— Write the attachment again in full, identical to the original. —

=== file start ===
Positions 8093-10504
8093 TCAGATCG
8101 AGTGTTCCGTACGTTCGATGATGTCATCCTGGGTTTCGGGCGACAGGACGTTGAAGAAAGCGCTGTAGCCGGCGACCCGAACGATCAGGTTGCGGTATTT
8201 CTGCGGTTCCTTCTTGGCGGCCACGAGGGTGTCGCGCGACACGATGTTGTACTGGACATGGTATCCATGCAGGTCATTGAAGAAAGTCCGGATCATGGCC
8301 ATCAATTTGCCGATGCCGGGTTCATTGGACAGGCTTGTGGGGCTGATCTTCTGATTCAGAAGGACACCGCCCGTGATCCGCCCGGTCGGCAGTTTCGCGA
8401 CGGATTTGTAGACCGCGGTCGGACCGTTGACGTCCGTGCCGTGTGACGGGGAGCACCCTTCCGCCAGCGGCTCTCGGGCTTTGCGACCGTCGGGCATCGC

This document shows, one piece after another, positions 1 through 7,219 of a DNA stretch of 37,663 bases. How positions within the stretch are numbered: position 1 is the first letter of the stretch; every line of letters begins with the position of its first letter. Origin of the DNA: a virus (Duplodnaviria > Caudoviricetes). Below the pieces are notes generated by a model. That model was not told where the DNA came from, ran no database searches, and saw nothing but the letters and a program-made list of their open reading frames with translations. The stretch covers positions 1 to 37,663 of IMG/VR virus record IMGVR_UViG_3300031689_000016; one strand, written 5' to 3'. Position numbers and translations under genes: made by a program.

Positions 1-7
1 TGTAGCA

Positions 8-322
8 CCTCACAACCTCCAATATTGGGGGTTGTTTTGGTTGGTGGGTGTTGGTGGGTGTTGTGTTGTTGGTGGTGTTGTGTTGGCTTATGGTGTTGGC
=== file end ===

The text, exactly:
Positions 8093-10504
8093 TCAGATCG
8101 AGTGTTCCGTACGTTCGATGATGTCATCCTGGGTTTCGGGCGACAGGACGTTGAAGAAAGCGCTGTAGCCGGCGACCCGAACGATCAGGTTGCGGTATTT
8201 CTGCGGTTCCTTCTTGGCGGCCACGAGGGTGTCGCGCGACACGATGTTGTACTGGACATGGTATCCATGCAGGTCATTGAAGAAAGTCCGGATCATGGCC
8301 ATCAATTTGCCGATGCCGGGTTCATTGGACAGGCTTGTGGGGCTGATCTTCTGATTCAGAAGGACACCGCCCGTGATCCGCCCGGTCGGCAGTTTCGCGA
8401 CGGATTTGTAGACCGCGGTCGGACCGTTGACGTCCGTGCCGTGTGACGGGGAGCACCCTTCCGCCAGCGGCTCTCGGGCTTTGCGACCGTCGGGCATCGC

This document shows, one piece after another, positions 1 through 7,219 of a DNA stretch of 37,663 bases. How positions within the stretch are numbered: position 1 is the first letter of the stretch; every line of letters begins with the position of its first letter. Origin of the DNA: a virus (Duplodnaviria > Caudoviricetes). Below the pieces are notes generated by a model. That model was not told where the DNA came from, ran no database searches, and saw nothing but the letters and a program-made list of their open reading frames with translations. The stretch covers positions 1 to 37,663 of IMG/VR virus record IMGVR_UViG_3300031689_000016; one strand, written 5' to 3'. Position numbers and translations under genes: made by a program.

Positions 1-7
1 TGTAGCA

Positions 8-322
8 CCTCACAACCTCCAATATTGGGGGTTGTTTTGGTTGGTGGGTGTTGGTGGGTGTTGTGTTGTTGGTGGTGTTGTGTTGGCTTATGGTGTTGGC